21 Foot Symptoms That Indicate Bigger Health Problems
PAYING ATTENTION TO CHRONIC FOOT PAIN IS CRUCIAL TO YOUR OVERALL WELLBEING.
Occasional foot pain is fairly common—just ask anyone who's spent the day wearing high-heeled shoes or who works a job that keeps them on their feet. But in some cases, consistent pain or discomfort in your feet or toenails can be a sign of an illness that needs to be addressed and treated by a doctor. Whether it's flaky skin, numbness, swelling, or spider veins, here are 21 foot symptoms that reveal something you need to know about your overall health.
White, blue, or red toes: Raynaud's disease
"If your toes turn white, then blue, and then go red, after which they return to their normal tone, it's a symptom of Raynaud's disease," says practicing physician Nikola Djordjevic, MD. He explains that the color change is due to a sudden narrowing of the arteries, known as a vasospasm. Though it is sometimes hereditary, Raynaud's disease "can be related to thyroid problems, rheumatoid arthritis, or Sjögren's syndrome." So if you notice this discoloration in your feet, consult your doctor to get to the bottom of it.
Round or clubbed toes and toenails: Lung disease
If you notice a change in the shape of your toenails (and fingernails) to the point that they are clubbed, Djordjevic warns you might have lung disease. And according to the doctor, these nails that are almost "half of a sphere" can also "be a sign of heart disease, digestive disorders, or liver problems."
It's important to note that clubbed toes are a symptom only if they are a result of change. If you have always had irregularly shaped toenails as a physical feature and they run in your family, there's no need to be concerned.
Balding toes: Peripheral arterial disease
Losing some or all of the hair on your toes can be a sign of poor blood circulation caused by peripheral arterial disease. Also known as P.A.D., this disease occurs when narrowed blood vessels reduce blood flow to the limbs. Other P.A.D. foot symptoms include a weak or absent pulse in the foot and sores that don't heal. Talk to your doctor if your toes suddenly become bald. The good news is that P.A.D. is treatable, typically through heart-healthy lifestyle changes, medication, and sometimes surgery.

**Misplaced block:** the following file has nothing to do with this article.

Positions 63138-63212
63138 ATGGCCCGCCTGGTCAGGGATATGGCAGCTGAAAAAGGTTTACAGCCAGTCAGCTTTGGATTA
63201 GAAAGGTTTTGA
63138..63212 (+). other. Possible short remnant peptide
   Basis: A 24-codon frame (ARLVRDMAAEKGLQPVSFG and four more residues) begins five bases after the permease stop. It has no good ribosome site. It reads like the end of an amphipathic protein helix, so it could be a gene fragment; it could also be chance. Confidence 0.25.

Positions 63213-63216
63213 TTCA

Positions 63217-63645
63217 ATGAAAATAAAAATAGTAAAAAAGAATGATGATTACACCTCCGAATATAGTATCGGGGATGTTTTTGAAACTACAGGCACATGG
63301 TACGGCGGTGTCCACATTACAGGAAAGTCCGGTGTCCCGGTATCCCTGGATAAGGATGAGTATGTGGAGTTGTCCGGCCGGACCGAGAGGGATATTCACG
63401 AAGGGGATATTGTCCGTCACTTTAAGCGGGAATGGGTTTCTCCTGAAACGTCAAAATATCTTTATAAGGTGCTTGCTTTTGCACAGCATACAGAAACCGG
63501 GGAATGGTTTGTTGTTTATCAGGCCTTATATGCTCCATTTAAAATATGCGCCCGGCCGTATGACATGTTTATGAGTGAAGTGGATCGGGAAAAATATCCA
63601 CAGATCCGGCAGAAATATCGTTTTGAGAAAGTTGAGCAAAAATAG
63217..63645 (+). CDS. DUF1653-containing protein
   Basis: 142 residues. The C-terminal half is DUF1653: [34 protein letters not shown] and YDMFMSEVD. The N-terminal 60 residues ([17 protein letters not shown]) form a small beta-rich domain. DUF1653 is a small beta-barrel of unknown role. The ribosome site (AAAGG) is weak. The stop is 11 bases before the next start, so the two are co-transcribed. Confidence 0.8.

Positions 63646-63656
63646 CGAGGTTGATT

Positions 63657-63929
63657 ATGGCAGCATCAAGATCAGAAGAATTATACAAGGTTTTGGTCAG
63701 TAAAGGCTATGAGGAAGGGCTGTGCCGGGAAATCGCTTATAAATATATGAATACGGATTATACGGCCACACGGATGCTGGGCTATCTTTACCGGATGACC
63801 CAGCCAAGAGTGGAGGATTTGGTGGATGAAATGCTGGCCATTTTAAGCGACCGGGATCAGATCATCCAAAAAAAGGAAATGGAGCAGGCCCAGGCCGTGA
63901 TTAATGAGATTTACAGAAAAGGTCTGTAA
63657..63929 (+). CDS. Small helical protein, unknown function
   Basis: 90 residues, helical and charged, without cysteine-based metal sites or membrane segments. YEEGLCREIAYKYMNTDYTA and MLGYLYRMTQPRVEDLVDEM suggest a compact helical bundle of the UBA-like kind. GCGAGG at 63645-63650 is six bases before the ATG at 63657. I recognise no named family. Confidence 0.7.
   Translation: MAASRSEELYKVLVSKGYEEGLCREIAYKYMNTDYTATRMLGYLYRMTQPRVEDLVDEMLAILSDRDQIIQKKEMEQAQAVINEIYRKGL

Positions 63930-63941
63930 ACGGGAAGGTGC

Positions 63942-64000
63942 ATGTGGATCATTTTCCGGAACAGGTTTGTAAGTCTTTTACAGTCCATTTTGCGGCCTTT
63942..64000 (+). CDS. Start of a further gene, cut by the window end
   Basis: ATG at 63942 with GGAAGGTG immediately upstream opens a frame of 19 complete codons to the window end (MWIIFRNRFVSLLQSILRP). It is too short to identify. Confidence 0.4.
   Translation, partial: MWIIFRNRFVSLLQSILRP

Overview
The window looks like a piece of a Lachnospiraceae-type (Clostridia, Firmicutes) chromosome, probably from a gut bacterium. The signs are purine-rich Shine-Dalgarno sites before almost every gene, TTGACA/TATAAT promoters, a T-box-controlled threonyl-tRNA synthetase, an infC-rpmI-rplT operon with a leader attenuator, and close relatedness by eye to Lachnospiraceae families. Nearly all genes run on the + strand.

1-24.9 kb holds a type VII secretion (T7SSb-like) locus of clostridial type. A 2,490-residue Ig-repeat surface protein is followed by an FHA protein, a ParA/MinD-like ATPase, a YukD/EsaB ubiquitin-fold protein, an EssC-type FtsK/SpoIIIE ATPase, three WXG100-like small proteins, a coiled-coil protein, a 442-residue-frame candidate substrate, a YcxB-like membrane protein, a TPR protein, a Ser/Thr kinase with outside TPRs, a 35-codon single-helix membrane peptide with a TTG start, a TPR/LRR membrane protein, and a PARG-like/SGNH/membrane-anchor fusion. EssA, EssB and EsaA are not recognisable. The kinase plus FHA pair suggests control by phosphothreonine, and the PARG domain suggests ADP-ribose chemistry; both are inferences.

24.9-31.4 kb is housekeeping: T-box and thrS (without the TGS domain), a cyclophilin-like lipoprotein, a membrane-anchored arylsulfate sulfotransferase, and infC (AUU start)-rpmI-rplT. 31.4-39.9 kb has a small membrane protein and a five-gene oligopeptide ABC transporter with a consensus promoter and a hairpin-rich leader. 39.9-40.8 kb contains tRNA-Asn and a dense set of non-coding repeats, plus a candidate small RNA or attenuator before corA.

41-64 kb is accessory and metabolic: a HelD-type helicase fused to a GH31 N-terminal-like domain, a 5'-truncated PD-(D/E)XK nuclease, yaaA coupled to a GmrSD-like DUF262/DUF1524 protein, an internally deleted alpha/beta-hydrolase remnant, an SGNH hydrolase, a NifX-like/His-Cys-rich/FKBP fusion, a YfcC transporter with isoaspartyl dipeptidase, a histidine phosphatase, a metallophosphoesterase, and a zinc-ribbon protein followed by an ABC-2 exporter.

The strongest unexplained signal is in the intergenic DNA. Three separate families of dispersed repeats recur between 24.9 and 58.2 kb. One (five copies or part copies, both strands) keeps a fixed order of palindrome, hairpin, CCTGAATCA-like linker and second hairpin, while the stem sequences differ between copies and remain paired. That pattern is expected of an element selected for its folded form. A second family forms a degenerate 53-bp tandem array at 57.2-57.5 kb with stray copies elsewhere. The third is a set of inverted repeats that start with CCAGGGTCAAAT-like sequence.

Pain and tingling: Diabetes
According to the National Institute of Diabetes and Digestive and Kidney Diseases, diabetes can cause nerve damage, known as diabetic neuropathy, in your feet, which in turn causes pain, numbness, and tingling sensations. If you experience these symptoms in your lower extremities, it could be a sign of this condition, and you should discuss it with your doctor.
Numbness and tingling: Multiple sclerosis (MS)
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Numbness and tingling can also be a sign of multiple sclerosis, or MS. "One of the first symptoms of MS is often a numbness or tingling sensation, sometimes in your feet," says Julie Fiol, RN, director of MS information and resources at the National MS Society.
In some cases, Fiol explains that one foot may have a different sensation than the other—for example, it might be more sensitive or you can't feel it as well as you can your other foot. If you experience numbness or tingling in your foot, it's important to inform your doctor immediately. MS is a serious illness that causes the immune system to eat away at the protective covering of nerves. It isn't curable, but it is treatable with a doctor's care and guidance.
Heel pain: Plantar fasciitis
Pain on the bottom of your foot in the heel area can be a symptom of plantar fasciitis, a common condition that occurs when the tissue supporting the arch of the foot becomes irritated and inflamed. But don't worry too much about it: In the vast majority of cases, plantar fasciitis is easy to treat through rest and calf stretching exercises.
Pain and swelling: Gout